“Freedom is the oxygen of the soul.” Moshe Dayan
What happened to our love of learning? Where did the fun go? Why am I always frustrated? Worse, why are the boys always frustrated? This can’t be all there is.
These are questions I asked myself in January. I was stretched to my limit; some might say I was burnt out. You see, I homeschool high schoolers, three high schoolers. Mine are all boys – boys about to be men.
I’ve found teens to be fun but curious creatures. When they’re young, mom is their hero. When they’re older, she’s an impediment to adulthood. Even in the most respectful of teens, a natural separation – a gap between dependence and independence – begins to take place and that can be a difficult river to navigate.
It was for me.
The Root of the Problem
I had high school tunnel vision. I was so focused on the fact that my teens would soon be leaving, I didn’t leave room for living.
Days were filled with an effort to cram, stuff and force as much information as possible into their heads. It was fear based schooling. I was allowing the quickening of the clock to skew the heart of our homeschool. My good intentions were perceived as micromanaging and stifling.
The result? Boredom. Predictability. Frustration. Resentment. On all sides.
Does it sound familiar? Are you burning out? Are you dealing with angry or resentful teens? It could be they’re not actually angry or resentful. They could simply be frustrated and unable to articulate their feelings.
The root of the “problem” is that teens are pre-wired to start making the transition to independent adulthood, but don’t always have a clear path to get there. As parents, it’s our job to make a path. High school is the perfect time, the designated time, to usher our children into a secure independence.
Letting them do school work on their own schedule isn’t enough. We need to allow our children room to flex muscles they haven’t fully used, muscles of independence and leadership. As parents, we need to let them lift the load.
“Education does not mean teaching people what they do not know. It means teaching them to behave as they do not behave.” John Ruskin
Ideas For Building Independence
Photo by Jace Turner
I believe, when they’ve reached a certain level of maturity, teens need to work outside the home. Having a set schedule to follow, new work to accomplish, answering to additional authority and earning their own income helps instill a sense of independence.
If your teen can’t find an official job, set up a “worker exchange program” within your homeschool community. Teens can also volunteer or intern!
Even if you’re not comfortable with your teen driving regularly, or long distances, it could be a good idea for them to have their license or learner’s permit. I witnessed a boost in my son’s attitude when he received his license.
Even though he wasn’t able to drive often at first, this new perception of freedom was exciting for him. The fact that he studied hard for something he wanted (rather than for a test mom said he had to take) bolstered his confidence as well.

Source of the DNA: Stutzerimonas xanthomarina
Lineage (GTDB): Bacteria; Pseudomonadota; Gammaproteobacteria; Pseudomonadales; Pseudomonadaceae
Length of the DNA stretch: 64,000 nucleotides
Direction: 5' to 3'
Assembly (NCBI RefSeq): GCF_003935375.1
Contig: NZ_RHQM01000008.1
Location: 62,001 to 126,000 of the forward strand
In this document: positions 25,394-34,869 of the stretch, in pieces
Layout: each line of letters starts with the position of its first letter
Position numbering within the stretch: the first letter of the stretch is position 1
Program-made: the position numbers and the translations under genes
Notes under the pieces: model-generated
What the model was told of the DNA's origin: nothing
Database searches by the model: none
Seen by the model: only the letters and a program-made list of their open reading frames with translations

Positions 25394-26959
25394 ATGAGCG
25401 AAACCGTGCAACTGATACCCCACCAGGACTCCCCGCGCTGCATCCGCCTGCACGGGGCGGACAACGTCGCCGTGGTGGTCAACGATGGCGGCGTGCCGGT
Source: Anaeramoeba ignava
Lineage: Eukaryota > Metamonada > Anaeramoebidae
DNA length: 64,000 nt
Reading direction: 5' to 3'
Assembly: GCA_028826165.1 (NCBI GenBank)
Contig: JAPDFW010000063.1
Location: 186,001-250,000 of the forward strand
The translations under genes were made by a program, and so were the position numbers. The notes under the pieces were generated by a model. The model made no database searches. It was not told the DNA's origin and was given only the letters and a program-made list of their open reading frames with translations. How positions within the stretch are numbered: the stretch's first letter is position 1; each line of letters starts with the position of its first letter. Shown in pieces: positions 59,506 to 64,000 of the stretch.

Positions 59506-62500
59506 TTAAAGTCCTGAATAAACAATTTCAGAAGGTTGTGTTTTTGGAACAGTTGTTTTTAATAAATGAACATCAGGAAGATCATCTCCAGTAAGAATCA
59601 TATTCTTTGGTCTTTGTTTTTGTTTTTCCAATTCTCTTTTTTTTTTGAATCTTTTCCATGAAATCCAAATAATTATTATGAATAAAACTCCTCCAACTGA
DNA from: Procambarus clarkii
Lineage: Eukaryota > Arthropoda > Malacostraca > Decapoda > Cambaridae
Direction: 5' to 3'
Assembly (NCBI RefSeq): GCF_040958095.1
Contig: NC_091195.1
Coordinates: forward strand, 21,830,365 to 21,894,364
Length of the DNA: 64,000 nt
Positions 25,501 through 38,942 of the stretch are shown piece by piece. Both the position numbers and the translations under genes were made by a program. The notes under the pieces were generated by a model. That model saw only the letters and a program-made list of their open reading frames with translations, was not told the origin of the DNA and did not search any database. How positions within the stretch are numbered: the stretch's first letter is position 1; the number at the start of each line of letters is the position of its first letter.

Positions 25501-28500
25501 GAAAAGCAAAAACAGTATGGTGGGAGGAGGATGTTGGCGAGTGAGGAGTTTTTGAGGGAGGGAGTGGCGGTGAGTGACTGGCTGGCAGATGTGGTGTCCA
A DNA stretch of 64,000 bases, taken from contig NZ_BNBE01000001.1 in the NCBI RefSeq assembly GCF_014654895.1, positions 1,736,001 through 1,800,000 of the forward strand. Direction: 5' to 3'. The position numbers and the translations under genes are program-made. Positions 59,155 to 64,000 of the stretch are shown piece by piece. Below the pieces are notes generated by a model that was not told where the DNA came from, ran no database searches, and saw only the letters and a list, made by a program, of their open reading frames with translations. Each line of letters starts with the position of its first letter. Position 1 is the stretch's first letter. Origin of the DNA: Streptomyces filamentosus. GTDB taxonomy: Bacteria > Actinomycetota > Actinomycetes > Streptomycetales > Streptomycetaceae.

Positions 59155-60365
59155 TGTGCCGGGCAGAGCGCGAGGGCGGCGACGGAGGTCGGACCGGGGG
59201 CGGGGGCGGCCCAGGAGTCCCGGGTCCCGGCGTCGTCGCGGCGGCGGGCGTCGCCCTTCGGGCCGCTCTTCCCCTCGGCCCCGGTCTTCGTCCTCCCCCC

Sending your teen on an errand is a two fold blessing. It saves time for you and, and effectively tells your teen you trust them enough to give them this responsibility.
It doesn’t have to be a big, multi-step production. Start small. Can they drop something off at the post office for you, deliver a meal to a neighbor or fill the car with gas?
A checkbook or debit card
Society says teens are narcissistic. I say they just haven’t had enough life experience. Teaching them to handle money responsibly is important. Giving them the opportunity to practice what they’ve learned (before they leave home) solidifies the lessons.
This is a grace period, if you will, to guide them through areas of concern or confusion.
Two of my teens will be seniors next year. The plan is for them to attend several classes at our community college.
In addition to earning credit for both high school graduation and college, this experience will let them spread their wings while still having the “safety net” of home.
The Other Side
I’m happy to report, as my teens have been given room to safely flex their independence muscles, I haven’t been disappointed. I’m seeing improved attitudes and better communication. They feel they’re being heard, and understood.
They feel more useful. More valued. That they have something worthy to contribute. Don’t get me wrong; my kids already knew they’re valued and worthy, but there is something deeply gratifying about accomplishing what you’re made to do.
My Point – U Turns Are Allowed
My point is that it’s not too late. U turns are allowed. If what you’ve been doing isn’t working – reevaluate and change it! The old saying is true “the only thing that stays the same is that everything changes”.
We grow, we age, we change. What worked last year or last week may not work today. The beauty of homeschool is that we can change with it. We’re not chained to a specific schedule or curriculum.
You, homeschool mom, have your own independence muscles. Don’t be afraid to flex them!
How have you given your high schoolers more freedom at home?